... It also leaves employers free to require employees to select insurance or show evidence of another source of coverage, and many employers do so in order to discourage adverse selection in the organization's health benefit program. Although the structure may not give as much discretion to the employee as to the employer, the employer may be in a better position than the individual to use its purchasing power to secure better prices, services, and disclosure of information from health plans.
From page 238...
... , the design of employment-based health benefit plans is quite dynamic, inventive, and changeable over time. Compared to other nations, the United States has witnessed great innovation and entrepreneurship in the creation and marketing of health plans and coverage options and in the design or modification of cost containment and quality assurance strategies.
From page 239...
... Such discontinuity of care for those with serious health problems is likely to become an increasingly urgent issue as more employers and health plans attempt to restrict individuals to defined networks of health care practitioners and providers, especially if they periodically drop and add networks. Through both their general commitment to universal coverage for basic health services and their national health plans or regulatory standards for sickness funds and similar organizations, other economically advanced countries generally limit the opportunity for changes in job status or employers' policies to interrupt care or coverage.
From page 240...
... It is generally assumed that a single national health insurance scheme similar to Medicare would generate lower administrative costs. Today, whether a government program or a more competitive market would better control the total future cost of health care is a central question in the debate over health care reform.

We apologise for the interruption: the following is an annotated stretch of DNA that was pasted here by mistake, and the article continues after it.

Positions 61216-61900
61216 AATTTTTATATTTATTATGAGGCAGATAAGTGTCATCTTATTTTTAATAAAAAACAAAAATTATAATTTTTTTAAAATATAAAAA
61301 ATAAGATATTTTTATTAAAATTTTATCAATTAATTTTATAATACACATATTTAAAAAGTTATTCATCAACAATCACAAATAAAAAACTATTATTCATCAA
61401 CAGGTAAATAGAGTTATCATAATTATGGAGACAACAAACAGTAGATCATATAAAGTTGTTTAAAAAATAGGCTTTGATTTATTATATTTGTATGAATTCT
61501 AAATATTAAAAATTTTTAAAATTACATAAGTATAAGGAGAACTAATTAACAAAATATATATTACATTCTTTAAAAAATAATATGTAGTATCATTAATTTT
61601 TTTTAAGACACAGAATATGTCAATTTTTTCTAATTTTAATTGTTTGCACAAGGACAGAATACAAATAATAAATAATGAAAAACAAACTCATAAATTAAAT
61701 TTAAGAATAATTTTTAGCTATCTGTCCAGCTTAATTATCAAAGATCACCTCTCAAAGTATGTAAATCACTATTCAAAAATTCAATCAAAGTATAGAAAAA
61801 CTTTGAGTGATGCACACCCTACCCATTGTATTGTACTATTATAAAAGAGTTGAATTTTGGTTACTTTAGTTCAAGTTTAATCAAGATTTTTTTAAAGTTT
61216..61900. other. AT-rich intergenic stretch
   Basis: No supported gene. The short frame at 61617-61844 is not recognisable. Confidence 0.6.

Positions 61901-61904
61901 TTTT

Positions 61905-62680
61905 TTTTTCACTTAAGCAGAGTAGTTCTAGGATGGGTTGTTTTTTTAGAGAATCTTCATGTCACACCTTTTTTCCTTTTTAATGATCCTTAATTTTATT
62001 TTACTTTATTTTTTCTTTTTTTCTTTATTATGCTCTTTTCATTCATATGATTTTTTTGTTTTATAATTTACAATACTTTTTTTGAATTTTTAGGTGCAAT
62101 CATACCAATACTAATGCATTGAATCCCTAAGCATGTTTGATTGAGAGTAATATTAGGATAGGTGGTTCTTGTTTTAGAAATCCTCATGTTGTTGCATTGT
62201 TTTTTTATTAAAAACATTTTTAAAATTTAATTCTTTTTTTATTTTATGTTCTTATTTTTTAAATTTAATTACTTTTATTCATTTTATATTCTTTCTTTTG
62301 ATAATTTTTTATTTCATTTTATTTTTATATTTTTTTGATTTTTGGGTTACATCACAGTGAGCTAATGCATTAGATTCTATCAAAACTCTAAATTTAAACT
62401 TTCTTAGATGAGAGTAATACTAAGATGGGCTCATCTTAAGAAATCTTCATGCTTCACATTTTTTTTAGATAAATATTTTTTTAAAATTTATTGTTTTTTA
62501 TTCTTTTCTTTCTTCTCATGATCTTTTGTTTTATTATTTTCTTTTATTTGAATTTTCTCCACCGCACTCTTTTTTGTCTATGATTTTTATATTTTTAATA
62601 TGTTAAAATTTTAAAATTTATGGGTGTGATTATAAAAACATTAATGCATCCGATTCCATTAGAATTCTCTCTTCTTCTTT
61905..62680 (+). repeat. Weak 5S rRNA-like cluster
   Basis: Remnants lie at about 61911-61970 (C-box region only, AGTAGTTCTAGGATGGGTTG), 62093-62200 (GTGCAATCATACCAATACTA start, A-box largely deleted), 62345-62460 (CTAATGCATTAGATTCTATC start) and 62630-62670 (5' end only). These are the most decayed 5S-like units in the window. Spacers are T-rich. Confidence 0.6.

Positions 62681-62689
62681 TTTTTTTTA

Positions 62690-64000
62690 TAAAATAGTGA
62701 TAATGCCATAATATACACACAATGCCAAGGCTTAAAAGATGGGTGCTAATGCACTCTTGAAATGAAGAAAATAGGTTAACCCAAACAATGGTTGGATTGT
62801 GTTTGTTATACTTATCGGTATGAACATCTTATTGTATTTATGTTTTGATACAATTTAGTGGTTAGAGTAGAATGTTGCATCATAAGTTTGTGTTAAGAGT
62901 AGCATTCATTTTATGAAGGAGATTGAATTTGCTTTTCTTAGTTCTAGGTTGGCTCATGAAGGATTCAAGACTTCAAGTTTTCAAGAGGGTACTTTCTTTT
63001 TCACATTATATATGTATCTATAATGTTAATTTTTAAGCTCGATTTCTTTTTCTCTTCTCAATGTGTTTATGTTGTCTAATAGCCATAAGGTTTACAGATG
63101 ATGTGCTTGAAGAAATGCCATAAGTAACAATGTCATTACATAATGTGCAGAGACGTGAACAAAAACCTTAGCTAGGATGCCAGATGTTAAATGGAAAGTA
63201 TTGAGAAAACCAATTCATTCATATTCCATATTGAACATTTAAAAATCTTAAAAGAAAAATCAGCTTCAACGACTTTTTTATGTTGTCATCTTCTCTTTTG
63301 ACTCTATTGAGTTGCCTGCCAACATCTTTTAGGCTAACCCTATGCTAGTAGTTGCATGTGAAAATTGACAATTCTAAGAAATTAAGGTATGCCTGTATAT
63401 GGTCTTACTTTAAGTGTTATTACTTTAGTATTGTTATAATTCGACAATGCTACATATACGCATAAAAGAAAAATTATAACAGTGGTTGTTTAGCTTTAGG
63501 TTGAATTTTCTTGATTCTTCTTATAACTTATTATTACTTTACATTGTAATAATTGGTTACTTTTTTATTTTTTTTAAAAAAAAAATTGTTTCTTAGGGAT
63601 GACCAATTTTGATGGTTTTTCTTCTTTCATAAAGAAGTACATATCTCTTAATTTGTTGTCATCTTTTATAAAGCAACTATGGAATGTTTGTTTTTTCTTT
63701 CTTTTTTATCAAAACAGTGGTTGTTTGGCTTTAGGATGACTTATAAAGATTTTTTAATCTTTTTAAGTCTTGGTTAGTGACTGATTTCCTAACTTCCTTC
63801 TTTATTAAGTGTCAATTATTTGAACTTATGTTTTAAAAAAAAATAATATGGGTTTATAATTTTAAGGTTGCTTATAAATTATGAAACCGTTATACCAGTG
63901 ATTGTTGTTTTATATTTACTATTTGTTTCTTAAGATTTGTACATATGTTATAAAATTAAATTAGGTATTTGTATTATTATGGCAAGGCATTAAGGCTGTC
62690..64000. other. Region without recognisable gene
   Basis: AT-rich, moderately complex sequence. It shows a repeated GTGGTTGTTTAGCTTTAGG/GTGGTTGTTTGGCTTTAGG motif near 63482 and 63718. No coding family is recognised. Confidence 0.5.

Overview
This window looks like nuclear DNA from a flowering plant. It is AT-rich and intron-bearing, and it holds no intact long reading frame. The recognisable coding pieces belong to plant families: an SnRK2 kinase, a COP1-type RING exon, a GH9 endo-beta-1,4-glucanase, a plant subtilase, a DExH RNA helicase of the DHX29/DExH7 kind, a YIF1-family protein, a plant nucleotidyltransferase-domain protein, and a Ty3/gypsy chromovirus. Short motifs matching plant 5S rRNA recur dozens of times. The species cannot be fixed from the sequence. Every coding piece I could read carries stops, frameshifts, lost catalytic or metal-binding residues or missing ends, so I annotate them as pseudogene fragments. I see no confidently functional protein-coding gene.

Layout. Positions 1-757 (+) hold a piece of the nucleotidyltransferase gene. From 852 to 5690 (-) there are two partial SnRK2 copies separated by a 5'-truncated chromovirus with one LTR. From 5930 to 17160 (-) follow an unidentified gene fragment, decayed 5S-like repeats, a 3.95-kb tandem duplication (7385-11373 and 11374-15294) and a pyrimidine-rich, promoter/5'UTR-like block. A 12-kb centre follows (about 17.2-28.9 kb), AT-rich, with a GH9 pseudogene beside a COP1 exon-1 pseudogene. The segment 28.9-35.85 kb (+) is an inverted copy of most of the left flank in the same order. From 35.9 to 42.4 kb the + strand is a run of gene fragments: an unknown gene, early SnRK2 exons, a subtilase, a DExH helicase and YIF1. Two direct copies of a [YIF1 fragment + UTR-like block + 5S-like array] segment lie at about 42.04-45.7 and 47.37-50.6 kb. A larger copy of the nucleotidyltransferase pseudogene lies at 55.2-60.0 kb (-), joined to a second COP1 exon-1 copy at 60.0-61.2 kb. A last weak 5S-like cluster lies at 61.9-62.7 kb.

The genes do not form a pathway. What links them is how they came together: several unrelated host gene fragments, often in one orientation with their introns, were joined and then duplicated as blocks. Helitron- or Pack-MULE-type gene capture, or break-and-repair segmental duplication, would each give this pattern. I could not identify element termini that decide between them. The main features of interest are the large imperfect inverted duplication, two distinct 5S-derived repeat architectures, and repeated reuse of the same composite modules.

From page 241...
... Individually purchased insurance, while certainly not simple for consumers to evaluate, is less administratively complex in some respects-if only because individuals lack the leverage and the desire to obtain the customized cost management, data collection and reporting, and other health plan features that many employers successfully demand from insurers and providers. On the other hand, it cannot be denied that Medicare has created a complex maze of accountabilities and administrative procedures that dismays both beneficiaries and health care providers and that equals or exceeds the complexity of individual employer programs.
From page 242...
... and practical grounds (i.e., competition based on risk selection should be discouraged in favor of competition based on effectiveness and efficiency in managing health care and health benefits)
From page 243...
... The committee agreed that what follows should not be interpreted as either an endorsement or a rejection of employment-based health benefits. On the one hand, a substantial minority of the committee believes employment-based health coverage is, on balance, not socially desirable, except perhaps as a financing vehicle and a supplement to a national health plan.
From page 244...
... for risk adjusting employer and government contributions to health plans to reflect the risk level of enrollees; and · extend public subsidies to help employers, employees, or both purchase health coverage for workers and their families. · Discontinuity National (ERISA)
From page 245...